Today, in the spirit of adventure travel, I focused on a few women who had exciting stories. From science to education to policy woman have played a key role in environmental consciousness, land preservation and wildlife protection. Rosalie Barrow Edge, a suffragist and bird watcher, helped reshape the Audubon Society to protect birds and other species.   Biologist Rachel Carson, author of Silent Spring is credited with spurring the creation of the Environmental Protection Agency.  Civil rights Activist Marjory Stoneman Douglas ignited American’s appreciation for the everglades with her influential book, River of Grass.  Former First Lady “Lady Bird” Johnson’s beautification efforts called attention to habitat and species loss. These women and many others dedicated their lives to the study and preservation of the natural wealth of the United States, leaving their mark on the very National Parks, Monuments, and wilderness areas that we visit on our small group adventure tours.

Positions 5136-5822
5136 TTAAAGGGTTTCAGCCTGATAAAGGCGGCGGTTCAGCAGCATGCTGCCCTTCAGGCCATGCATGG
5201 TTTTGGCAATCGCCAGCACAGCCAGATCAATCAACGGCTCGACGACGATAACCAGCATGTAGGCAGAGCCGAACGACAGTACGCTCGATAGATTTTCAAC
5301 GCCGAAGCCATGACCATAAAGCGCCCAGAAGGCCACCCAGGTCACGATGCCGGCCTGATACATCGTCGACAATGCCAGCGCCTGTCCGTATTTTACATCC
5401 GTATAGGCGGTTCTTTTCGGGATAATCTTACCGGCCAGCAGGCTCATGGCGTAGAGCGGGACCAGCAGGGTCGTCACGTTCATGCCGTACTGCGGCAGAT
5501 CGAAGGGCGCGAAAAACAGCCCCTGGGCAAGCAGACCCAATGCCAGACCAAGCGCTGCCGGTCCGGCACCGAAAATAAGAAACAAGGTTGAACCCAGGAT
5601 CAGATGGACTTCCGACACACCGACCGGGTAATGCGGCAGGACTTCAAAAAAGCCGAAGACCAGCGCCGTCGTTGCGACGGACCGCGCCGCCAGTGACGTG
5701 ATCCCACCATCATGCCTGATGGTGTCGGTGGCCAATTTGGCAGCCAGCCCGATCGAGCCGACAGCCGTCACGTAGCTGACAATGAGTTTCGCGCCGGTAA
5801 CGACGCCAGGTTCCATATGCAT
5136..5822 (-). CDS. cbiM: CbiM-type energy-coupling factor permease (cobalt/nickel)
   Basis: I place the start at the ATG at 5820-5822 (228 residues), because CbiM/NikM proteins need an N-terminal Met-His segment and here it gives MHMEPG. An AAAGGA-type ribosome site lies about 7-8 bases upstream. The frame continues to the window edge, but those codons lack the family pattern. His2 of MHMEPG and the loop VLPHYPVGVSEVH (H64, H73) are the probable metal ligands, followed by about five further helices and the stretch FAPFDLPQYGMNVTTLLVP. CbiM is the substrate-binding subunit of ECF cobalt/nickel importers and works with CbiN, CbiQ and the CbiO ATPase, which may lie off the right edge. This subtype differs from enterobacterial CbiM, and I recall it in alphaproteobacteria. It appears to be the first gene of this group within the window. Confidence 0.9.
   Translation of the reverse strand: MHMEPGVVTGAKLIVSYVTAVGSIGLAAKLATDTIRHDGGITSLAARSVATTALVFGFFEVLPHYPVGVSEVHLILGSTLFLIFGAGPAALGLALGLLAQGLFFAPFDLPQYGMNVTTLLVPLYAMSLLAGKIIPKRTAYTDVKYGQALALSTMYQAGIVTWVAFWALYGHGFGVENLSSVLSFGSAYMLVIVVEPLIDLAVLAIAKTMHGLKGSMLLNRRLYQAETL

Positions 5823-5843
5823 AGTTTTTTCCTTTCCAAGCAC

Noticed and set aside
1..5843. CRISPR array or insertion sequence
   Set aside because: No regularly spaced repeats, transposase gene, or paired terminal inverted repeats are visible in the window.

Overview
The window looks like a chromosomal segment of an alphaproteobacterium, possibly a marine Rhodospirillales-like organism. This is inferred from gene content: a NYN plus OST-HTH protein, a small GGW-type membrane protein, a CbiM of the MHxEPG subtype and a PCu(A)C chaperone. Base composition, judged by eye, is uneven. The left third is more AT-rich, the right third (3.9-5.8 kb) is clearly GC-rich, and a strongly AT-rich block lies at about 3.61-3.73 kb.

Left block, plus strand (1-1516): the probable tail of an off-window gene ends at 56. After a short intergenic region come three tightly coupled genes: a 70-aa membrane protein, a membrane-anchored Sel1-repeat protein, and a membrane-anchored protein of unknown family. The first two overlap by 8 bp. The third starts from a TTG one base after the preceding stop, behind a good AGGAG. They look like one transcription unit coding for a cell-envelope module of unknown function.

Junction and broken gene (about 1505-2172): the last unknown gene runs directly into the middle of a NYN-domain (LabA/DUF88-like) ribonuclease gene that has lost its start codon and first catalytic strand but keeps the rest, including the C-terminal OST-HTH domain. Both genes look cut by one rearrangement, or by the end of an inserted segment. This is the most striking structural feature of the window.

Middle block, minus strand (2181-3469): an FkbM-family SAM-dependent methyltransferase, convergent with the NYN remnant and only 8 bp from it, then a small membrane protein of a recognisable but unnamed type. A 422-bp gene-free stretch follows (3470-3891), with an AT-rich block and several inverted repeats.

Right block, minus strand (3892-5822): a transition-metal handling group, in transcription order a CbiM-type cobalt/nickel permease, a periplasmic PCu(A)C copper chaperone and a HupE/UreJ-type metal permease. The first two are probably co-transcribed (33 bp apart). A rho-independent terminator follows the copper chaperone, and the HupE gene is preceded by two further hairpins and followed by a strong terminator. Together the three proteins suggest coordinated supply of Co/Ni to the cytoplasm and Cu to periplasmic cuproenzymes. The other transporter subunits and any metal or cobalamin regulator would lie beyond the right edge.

Sources and Further Reading:

Alaska Conservation foundation


“The Legacy of Ginny Wood and Celia Hunter” Denali Dispatch, (Camp Denali’s blog)


Clinton, William J “Statement on Signing the Mollie Beattie Wilderness Area Act”,  July 29, 1996, available via American Presidency Project


Dicke, William “Mollie Beattie, 49; Headed Wildlife Service” The New York Times, June 29, 1996


Estrada, Louie “MOLLIE BEATTIE DIES AT 49”  The Washington Post, June 29, 1996


Fago, D’ann Calhoun  “Mollie Beattie brakes for trees. Vermont’s first female forest commissioner talks about her work” The Christian Science Monitor, January 5, 1988


Hart, John “Mount Tam’s First Botanist: Alice Eastwood and the Plants of Tamalpais” Bay Nature Magazine,  September 25, 2017


Ross, Michael “Flower Watching with Alice Eastwood” Naturalist’s Apprentice Biographies Carolrhoda Books 1997